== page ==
“Wide right, no goal.” Those were the words that sunk Lululemon’s chance at making a great first impression with the Buffalo, NY, community, when the high-end yoga retailer opened its store in a local mall. The phrases, which were incorporated into a large mosaic design at the entrance to the store, refer to two of the biggest failures in the region’s sporting history — and were carefully selected to create “unity” between Lululemon and the Buffalonians.
“Our intention was never to mock Buffalo. It was meant as a rally cry,” said store manager Pamela Palmieri — adding that the company conducted more than two years of research into the culture of the Buffalo market and studying how people identified with the region before landing on the idea for the mosaic.
What should have been a sign of solidarity actually became a tsunami of horrible press over social media.
Though Palmieri’s heart was in the right place, and the research did support the phrases being symbolic of Buffalo’s sporting spirit and passion, Lululemon failed to see that a key part of that spirit was LIVING through those experiences from the inside, as opposed to LEVERAGING them from the outside. Twitter user @allysebian sums it up nicely in her response to the design: “We can make fun of ourselves. You cannot.”
Yes the market research was leading Lululemon to believe “Wide right, no goal” would resonate with the audience — but whereas the target audience might be willing to get flexible on the mat, they were not willing to be flexible with the interpretation of their sporting history.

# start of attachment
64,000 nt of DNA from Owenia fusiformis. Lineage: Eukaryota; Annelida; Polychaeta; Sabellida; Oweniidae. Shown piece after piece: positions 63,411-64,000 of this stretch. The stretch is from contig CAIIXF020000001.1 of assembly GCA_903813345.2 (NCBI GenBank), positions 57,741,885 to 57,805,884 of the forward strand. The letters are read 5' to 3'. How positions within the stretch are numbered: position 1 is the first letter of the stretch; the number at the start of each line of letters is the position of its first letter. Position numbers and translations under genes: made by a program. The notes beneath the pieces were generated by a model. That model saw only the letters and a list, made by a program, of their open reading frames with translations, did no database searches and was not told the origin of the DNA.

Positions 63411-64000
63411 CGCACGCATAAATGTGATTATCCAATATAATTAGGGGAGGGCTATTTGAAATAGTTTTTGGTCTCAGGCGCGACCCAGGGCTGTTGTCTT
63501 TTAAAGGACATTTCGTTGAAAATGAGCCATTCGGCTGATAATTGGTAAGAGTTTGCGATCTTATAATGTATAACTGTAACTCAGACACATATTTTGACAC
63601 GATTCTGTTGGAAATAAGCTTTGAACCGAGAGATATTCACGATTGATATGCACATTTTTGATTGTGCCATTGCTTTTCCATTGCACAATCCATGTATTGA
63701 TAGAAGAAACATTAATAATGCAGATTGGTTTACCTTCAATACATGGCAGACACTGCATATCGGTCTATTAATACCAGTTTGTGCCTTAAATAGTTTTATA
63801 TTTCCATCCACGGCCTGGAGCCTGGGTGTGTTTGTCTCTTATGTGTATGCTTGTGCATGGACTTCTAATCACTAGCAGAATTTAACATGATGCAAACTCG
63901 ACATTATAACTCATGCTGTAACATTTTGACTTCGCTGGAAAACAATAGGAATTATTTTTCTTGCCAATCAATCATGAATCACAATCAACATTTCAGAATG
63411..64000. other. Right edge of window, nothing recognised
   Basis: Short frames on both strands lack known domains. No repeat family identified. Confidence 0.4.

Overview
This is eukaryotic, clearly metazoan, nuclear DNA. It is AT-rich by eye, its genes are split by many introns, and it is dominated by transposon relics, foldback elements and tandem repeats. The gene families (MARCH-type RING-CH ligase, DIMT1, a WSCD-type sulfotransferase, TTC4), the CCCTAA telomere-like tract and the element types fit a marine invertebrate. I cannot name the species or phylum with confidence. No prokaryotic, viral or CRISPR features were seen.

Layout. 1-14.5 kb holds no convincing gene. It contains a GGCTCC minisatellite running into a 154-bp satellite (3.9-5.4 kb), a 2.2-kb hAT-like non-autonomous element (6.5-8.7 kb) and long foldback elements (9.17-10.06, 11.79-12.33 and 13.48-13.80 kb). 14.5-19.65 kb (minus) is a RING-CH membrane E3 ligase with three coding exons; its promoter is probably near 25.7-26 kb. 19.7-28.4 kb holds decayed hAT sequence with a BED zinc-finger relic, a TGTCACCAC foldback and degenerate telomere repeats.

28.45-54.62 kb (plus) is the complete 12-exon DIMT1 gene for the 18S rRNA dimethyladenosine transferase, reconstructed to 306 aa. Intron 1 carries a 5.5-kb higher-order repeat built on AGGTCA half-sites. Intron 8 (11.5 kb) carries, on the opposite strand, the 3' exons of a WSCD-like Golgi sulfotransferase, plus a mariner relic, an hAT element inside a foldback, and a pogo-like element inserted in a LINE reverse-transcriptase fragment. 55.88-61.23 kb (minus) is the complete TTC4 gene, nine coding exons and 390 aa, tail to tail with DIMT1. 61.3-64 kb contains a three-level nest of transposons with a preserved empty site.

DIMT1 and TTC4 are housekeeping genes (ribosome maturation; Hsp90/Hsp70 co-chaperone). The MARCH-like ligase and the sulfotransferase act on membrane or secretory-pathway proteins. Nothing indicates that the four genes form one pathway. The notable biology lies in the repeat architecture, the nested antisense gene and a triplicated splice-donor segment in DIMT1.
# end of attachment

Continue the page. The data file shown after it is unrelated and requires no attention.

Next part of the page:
So what’s a marketer to do? How did this promotion go so wrong after such thorough research? The answer: Market research is not the only factor that needs to be considered when it comes to learning about your target audiences and understanding how messages will resonate with them.
Research is only part of truly hearing the “voice of customer.” The other part is thoughtful interpretation of data, and that isn’t something that can always be done by simply looking at numbers on spreadsheets or reading through transcripts of in-person interviews.
Here are three tips to keep in mind when you’re using market research to connect with your target audience:
1. Gut check everything.
If you’re going to play off something that’s very specific to a certain region (history, stereotypes, accents, cultural vernacular, etc.), make sure you get a good sense of how it could play out with different audiences. Ask for feedback from representatives of the target audience, and people who have not been involved in the project who can look at the work with fresh eyes.
2. Consider the messenger.
Remember that advertising — no matter how good it is — can easily be seen as invasive, insensitive or rude when it appears that a brand is attempting to leverage a particular situation or experience for its own gain. Lululemon’s mistake was believing they could be part of a conversation as an “insider,” when they’re actually an outsider.
3. Be prepared for blowback.
Even with good research, gut checking and considering the messenger, you may wind up with a PR mess to clean up. Lululemon’s response provided a fast, honest explanation for the “misunderstanding,” and they’re currently making changes to the mosaic based on feedback from the Buffalo community.
By Lisa Dolbear, Account Planner
[Image from Twitter user @arkandove.]